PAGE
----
A increased risk of cardiovascular death has been associated with intermittent fasting, according to study.

Intermittent fasting (IF) has gained popularity in recent years as a dietary approach for weight loss and health benefits. However, like any dietary regimen, its effects on health can vary, and new research suggests a potential link between intermittent fasting and a higher risk of cardiovascular death.

A study published in the journal JAMA Internal Medicine in 2020 examined the association between intermittent fasting and cardiovascular health outcomes.  

The study analyzed data from a large cohort of participants enrolled in the National Health and Nutrition Examination Survey (NHANES) from 2005 to 2010. Participants were asked about their dietary habits, including whether they engaged in intermittent fasting. 

The findings of the study suggested that individuals who reported practicing intermittent fasting had a higher risk of cardiovascular death compared to those who did not practice intermittent fasting. 

Specifically, participants who reported practicing intermittent fasting were found to have a 13% higher risk of cardiovascular death over a median follow-up period of almost 7 years, after adjusting for various factors such as age, sex, body mass index, and other dietary and lifestyle factors.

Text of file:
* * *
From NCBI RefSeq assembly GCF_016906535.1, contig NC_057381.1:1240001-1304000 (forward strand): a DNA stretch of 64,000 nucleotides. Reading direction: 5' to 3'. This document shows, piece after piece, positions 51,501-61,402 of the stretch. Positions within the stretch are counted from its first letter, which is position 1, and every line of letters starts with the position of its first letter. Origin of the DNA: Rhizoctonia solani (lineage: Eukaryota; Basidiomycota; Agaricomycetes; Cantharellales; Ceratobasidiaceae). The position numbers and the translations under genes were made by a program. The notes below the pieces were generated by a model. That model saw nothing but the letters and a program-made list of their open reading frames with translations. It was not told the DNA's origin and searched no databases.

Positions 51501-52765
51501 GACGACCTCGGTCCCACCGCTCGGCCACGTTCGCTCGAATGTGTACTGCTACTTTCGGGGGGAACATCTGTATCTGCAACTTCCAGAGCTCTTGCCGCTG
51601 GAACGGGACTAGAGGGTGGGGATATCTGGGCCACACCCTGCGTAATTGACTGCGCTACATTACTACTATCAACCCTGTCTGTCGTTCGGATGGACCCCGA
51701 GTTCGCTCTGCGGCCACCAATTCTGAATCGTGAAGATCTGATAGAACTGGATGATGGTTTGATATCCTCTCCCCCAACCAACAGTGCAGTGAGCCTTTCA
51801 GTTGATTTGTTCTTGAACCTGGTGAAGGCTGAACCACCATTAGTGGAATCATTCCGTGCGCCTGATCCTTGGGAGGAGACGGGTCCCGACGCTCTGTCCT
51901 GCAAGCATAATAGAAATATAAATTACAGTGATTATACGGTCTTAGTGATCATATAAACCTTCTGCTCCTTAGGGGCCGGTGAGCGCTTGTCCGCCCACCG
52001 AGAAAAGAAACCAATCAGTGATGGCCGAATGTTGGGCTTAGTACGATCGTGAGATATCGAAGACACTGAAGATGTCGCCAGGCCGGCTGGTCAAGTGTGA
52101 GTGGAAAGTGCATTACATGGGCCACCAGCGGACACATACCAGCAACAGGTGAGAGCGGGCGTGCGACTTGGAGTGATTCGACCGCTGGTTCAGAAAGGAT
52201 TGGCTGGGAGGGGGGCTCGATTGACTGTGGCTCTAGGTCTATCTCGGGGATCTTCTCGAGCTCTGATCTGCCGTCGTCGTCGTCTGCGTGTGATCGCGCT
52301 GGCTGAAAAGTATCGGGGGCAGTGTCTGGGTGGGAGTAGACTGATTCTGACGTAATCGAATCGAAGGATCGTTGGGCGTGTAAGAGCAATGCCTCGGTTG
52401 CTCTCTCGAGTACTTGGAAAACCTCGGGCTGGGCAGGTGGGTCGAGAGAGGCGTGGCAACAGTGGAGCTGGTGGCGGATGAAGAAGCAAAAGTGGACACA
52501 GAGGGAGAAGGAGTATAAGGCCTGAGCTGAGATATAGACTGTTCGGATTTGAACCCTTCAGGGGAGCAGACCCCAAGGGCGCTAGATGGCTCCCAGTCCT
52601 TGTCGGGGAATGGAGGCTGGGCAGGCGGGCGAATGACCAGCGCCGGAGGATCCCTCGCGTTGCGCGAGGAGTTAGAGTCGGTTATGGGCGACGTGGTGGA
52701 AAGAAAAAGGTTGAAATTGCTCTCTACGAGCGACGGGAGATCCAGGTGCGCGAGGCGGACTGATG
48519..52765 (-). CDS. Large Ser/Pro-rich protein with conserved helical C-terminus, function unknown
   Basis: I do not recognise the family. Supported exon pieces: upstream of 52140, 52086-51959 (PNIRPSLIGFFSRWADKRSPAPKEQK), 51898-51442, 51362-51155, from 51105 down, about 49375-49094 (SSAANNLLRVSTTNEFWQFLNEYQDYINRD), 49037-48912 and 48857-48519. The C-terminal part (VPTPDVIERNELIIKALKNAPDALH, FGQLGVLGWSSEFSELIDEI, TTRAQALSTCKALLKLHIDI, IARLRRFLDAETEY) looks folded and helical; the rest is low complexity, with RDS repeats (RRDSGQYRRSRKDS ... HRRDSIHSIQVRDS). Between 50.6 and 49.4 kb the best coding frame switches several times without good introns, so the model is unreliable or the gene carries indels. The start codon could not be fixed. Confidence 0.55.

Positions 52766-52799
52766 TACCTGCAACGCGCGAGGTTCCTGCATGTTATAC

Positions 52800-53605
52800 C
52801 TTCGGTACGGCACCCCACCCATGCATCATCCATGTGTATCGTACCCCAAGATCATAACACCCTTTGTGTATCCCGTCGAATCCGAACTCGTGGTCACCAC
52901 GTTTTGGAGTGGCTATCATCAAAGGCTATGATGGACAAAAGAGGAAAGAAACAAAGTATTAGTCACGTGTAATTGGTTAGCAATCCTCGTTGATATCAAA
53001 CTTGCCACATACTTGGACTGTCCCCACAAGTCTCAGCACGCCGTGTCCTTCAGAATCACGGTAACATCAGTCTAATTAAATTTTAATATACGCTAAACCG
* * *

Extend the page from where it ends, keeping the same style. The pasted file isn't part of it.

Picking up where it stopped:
It's important to note that this study found an association between intermittent fasting and cardiovascular death but does not prove causation. Further research is needed to better understand the potential mechanisms underlying this association and to confirm these findings.

Additionally, it's essential to consider individual factors and consult with healthcare professionals before starting any new dietary regimen, including intermittent fasting. While intermittent fasting may have potential benefits for some individuals, it may not be suitable for everyone, particularly those with certain medical conditions or specific dietary needs.

Intermittent fasting's impact on cardiovascular health and general well-being need further study. Intermittent fasting should be approached cautiously and with medical advice to ensure it meets health goals and needs.

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